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Geotechnical Report A geotechnical engineering study was conducted on the project site by an outside agency; the following is a summary

of the results. In addition to the field exploration, a supplemental laboratory-testing program was conducted to determine additional engineering characteristics of the subsurface materials necessary in evaluating the soil parameters. The study was realized by drilling 6 borings using a drilling rig equipped with a rotary head. This process took place within the proposed areas, to perform laboratory testing and characterized subsurface conditions. During the sampling procedures, standard penetration tests were performed in the borings in conjunction with the split-barrel sampling. The purpose of this was to prepare an engineering report in following specific construction guidelines. After reviewing the Geologic Atlas of Texas, indicates that the project site is located within the Leona Formation. The Leona Formation is defined as a fine calcareous silt that begins grading down into coarse gravel. Also, its indication is that there is no seismic risk or is considered to be minimal at this project site. For the laboratory-testing program all phases were performed in general accordance with the indicated applicable ASTM Specifications. As a part of this classification procedure, the natural water contents of selected specimens were determined. Liquid and plastic limit tests were performed on representative specimens to determine he plasticity characteristics of the different soil strata encountered.

Figure 1.

During the field observations ground water was not encountered in the borings during drilling process. It is known that observations during a short term do not offer accuracy in in terms of ground water levels. However, for accuracy and security is recommended that the contractor should revise water conditions before excavation activities. After reviewing the borings and the test data it must be known that sub soils underlie the site from moderate to high plasticity. Structures supported at shallow depths will be subjected to potential vertical movements on the order of 2 to 3 12 inches.

This issue may be decreased by the implementation of limestone treatment on top layer of soil. The underlying clays may be removed to a depth of 2-5-ft and replaced by compacted crushed limestone. The depth options and the respective anticipated movements after selection of one of the depth options are presented in the following table.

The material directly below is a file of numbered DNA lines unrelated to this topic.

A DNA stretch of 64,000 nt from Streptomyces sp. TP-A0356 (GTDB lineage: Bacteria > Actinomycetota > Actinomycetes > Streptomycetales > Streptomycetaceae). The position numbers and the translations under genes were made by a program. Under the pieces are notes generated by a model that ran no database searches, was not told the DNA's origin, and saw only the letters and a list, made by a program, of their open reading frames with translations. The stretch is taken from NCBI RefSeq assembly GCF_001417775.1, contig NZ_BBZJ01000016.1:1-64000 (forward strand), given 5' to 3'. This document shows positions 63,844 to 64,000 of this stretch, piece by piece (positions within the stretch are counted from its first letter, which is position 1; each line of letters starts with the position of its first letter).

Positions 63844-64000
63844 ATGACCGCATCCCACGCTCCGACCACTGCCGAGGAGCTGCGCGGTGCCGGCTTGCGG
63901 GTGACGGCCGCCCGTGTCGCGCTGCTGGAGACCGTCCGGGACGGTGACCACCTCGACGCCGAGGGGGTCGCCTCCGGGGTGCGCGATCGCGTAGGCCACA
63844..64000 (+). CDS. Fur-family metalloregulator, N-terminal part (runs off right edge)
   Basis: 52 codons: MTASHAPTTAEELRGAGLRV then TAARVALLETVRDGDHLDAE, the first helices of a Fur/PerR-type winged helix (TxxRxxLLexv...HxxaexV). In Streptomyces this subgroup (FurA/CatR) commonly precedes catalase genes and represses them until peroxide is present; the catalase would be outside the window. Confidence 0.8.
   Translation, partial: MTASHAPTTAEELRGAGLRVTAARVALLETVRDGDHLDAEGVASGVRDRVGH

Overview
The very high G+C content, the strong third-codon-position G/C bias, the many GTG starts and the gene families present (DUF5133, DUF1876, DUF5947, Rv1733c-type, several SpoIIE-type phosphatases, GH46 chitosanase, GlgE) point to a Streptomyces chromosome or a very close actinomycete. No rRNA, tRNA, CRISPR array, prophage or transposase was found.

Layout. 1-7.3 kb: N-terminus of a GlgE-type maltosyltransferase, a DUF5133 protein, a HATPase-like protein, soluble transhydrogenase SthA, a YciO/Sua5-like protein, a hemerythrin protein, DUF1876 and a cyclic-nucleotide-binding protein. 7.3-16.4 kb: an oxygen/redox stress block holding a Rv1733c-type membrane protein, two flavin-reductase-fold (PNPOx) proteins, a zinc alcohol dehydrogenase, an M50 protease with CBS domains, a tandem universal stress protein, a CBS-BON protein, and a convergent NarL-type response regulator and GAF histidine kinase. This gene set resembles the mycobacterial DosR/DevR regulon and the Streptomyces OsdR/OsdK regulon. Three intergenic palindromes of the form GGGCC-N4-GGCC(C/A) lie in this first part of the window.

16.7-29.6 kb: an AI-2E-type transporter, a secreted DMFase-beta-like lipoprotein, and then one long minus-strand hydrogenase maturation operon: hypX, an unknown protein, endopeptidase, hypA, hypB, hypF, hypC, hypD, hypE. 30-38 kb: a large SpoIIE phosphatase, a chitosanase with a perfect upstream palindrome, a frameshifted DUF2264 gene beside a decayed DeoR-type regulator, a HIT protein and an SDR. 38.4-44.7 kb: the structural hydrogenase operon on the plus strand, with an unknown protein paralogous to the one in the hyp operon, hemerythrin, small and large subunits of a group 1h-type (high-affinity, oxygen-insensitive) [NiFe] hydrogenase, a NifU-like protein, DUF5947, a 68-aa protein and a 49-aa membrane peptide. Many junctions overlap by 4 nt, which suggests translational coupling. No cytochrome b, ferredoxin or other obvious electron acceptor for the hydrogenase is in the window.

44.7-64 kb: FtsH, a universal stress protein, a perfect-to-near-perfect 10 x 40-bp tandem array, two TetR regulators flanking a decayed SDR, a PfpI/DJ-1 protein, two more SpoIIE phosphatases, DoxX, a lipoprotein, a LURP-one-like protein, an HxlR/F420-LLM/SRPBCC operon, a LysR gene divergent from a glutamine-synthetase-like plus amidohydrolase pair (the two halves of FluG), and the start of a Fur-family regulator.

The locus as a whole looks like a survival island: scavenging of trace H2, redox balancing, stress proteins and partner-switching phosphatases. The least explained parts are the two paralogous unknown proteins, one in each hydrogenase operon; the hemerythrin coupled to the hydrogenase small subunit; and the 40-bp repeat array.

Figure 2.

The plasticity index for the first two feet is at 43, which is considered a regular plastic material; the next five feet have a plasticity index of 37, which is also considered plastic material.

Figure 3.

However each of the borings should be studied for accurate information about the soil characteristics. Within Boring No.2, which is the boring test in which almost all of the building construction is going to take place, the soils are described to be dark brown clay overlaying tan gravel. The subgrade shear strength characterization was determined using a penetrometer.

Foundation Report After reviewing the geotechnical report was determined that the best foundation type eligible for the project site was slab-on-grade foundation. The area where the building is being proposed consist of just over a foot of brown dark clay material followed by a little over 7 feet of tan sandy clay or gravel. It is proposed to remove all clay on top layers of soil in a depth range from 2 to 5 ft. All clay material will be removed and replaced by crushed limestone. The office building will sit on the layer of crushed limestone. The foundation is to be designed following the specifications on a 3-story building. The loads about to be supported will be uniformly distributed over the slab-on-grade foundation. Soil layer depths are even throughout the project site, and soil layers are homogenous across the project site. The slab-on-grade foundation proposed has a length of 200 ft, a width of 125 ft, and 8 inches depth. The foundation is to be constructed using Portland Cement Concrete with a unit weight of 150 pcf and an fc=3,000. After doing a research it was found that slab-ongrade foundation it is clear the most common option for South Texas climate conditions and it is also the best option in terms of project budget.